There are few worthier recipients of our Spirit Of Cinema award than Hirokazu Koreeda, Japan’s most internationally renowned film-maker and one of the world’s best. It’s 25 years since his debut feature film Maborosi took the festival world by storm, revealing a daring new talent unafraid of tackling the biggest questions in life in the most elegantly crafted and subtly expressed cinematographic ways. Since then, he has built a significant body of work and made more than a few masterpieces, casting his compassionate gaze at the tangled web of family and human relationships in brilliant films like After Life (1998), Nobody Knows (2004), Still Walking (2008), I Wish (2011), Like Father, Like Son (2013) and Shoplifters (2018). Artistic director Mike Goodridge talks to Koreeda-san here about his early career to coincide with the award at IFFAM this year.
Director Hur Jin-ho has been at the peak of the Korean directors league since he emerged confidently with his touching debut feature Christmas In August in 1998. The tender story of a terminally ill young man who flirts with a new romance, it set him on his way as a director who became known for his subtle, moving brand of sentimental drama – the turbulence of unrequited love in One Fine Spring Day (2001), a man and a woman find out that they are both being cheated on by their respective spouses in April Snow (2005), two people fighting serious illnesses fall in love in Happiness (2007). But Hur is no one-trick pony and in 2012, he switched gears, making a lavish adaptation of Dangerous Liaisons set in Shanghai in the 1930s and made in Chinese. Since then, he has made two period epics – The Last Princess (2016) and last year’s Forbidden Dream (2019). He spoke to IFFAM artistic director Mike Goodridge about his film-making style and surprising career.
Nina Hoss is one of those actresses who is endlessly fascinating to watch. Look closely underneath the cool glacial beauty of her face and you can read a myriad emotions. She can be hard and unforgiving as effectively as vulnerable and damaged, always projecting a keen intelligence even as she falls into passion or unravels through pain. Her career took off through a series of stunning performances in five films by Christian Petzold – an actress/director collaboration that saw both deliver superb work in titles such as Yella (2007), Jerichow (2008), Barbara (2012) and Phoenix (2012). Hoss slips easily into the English-language and was a standout in Anton Corbijn’s A Most Wanted Man and Volker Schlondorff’s Return To Montauk. Check out her knockout performance in emotional Swiss film My Little Sister this year on the IFFAM platform. We are proud to welcome Nina as our jury member and special “virtual” guest, on the occasion of which festival programmer Fionnuala Halligan spoke to her about her career.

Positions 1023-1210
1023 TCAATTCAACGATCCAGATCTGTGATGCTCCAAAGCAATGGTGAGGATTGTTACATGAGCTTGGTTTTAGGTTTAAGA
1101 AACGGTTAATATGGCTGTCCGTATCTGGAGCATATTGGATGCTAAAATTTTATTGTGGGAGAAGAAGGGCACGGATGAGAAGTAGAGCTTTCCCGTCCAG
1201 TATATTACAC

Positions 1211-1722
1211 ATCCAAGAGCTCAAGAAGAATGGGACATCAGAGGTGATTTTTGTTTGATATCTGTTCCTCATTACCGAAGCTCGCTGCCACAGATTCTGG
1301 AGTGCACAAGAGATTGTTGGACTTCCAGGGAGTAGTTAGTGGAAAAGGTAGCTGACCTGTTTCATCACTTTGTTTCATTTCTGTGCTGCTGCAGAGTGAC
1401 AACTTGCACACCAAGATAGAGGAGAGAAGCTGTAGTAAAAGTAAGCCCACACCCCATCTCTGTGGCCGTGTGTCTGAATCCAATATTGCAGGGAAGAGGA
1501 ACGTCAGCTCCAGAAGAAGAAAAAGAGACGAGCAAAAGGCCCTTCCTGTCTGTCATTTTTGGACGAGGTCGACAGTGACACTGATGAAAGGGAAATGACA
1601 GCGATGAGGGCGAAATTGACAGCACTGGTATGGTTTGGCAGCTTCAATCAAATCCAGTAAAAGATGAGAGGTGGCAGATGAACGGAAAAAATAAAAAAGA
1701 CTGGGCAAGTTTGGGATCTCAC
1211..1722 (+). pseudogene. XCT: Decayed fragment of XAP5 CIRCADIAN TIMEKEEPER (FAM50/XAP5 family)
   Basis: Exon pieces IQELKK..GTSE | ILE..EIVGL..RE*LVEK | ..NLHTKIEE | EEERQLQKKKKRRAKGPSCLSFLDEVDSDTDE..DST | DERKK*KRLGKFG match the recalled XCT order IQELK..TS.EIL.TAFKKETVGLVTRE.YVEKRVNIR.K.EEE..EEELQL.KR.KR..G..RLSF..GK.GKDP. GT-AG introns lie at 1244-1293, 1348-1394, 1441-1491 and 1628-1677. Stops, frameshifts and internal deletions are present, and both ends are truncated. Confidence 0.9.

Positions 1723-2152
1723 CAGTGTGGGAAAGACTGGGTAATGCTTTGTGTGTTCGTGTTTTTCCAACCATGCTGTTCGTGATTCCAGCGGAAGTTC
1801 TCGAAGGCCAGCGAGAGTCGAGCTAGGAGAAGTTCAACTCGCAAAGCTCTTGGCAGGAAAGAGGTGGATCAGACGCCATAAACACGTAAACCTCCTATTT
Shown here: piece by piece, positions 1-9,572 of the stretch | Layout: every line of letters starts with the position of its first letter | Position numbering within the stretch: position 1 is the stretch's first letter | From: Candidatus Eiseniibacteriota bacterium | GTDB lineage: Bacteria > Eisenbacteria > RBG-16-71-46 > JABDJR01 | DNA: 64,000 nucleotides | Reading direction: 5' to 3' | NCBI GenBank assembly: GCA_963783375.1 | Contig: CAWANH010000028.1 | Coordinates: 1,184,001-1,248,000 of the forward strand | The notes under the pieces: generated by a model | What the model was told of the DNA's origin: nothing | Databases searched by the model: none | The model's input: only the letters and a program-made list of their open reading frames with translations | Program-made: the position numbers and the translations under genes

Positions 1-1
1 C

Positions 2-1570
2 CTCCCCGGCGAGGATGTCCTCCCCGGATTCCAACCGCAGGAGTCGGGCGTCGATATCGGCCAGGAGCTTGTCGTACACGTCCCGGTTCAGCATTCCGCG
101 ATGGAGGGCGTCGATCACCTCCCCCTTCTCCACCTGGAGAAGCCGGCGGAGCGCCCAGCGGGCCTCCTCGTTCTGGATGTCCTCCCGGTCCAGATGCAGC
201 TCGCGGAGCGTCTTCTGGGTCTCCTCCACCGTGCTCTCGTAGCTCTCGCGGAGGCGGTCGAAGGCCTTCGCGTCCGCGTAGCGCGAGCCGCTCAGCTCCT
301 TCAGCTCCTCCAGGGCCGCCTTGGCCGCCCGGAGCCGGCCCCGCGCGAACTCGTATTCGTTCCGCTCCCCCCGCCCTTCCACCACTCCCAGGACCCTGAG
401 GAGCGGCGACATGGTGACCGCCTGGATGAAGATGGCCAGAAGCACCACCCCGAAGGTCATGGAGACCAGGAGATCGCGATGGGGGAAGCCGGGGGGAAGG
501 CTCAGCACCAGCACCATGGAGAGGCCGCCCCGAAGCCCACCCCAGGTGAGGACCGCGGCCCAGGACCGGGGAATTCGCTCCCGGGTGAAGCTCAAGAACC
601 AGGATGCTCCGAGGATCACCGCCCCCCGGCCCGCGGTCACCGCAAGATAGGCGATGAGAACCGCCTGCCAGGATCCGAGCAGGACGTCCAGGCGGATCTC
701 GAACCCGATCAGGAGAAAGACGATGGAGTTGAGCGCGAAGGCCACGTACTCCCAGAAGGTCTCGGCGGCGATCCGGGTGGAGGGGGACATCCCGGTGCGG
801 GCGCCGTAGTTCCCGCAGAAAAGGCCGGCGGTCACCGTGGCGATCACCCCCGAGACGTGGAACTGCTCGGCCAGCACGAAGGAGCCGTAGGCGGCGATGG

One of the most adventurous signature film-makers in mainland China, Ning Hao combines an edgy comic style with a generous human spirit which is beloved by audiences in movies like Crazy Stone (2006), Crazy Alien (2019) and Breakup Buddies (2014). His superb short film in the 2019 compendium My People My Country (2019) featured Ge You as Zhang Beijing, a taxi driver who comes back in his splendid segment in this year’s My People My Homeland (2020) on which Ning was also overall general director. His collaborations, not just with stars like Ge, Zheng Xu and Huang Bo but with other young directors and talent (cemented in his company Dirty Monkey and other productions like megahit Dying To Survive) have only enhanced his brand as a leading creative light in Chinese cinema. We are proud to have Ning Hao as the chair of our jury; here he talks to Ellen Eliasoph, a well-established producer and executive in China and a friend of IFFAM who sat on our international jury in 2019.
Now in his early sixties, Viggo Mortensen has made his first film as writer/director: a film called Falling. This complex family drama starring Mortensen with Lance Henricksen as his crotchety father and Laura Linney as his sister, had its world premiere at Sundance in January, was selected for the Cannes label in May and then played in San Sebastian and Toronto in September. Its warm reception by critics and audiences adds another bow to his repertoire of talents: he is also an accomplished musician, painter, photographer, poet and of course actor. And what an actor. Thrice Oscar-nominated for Eastern Promises (2007), Captain Fantastic (2016), and Green Book (2018), he has famous credits including The Lord Of The Rings trilogy, in which he played Aragorn, and A History Of Violence. He speaks here to IFFAM artistic director Mike Goodridge about Falling and his career.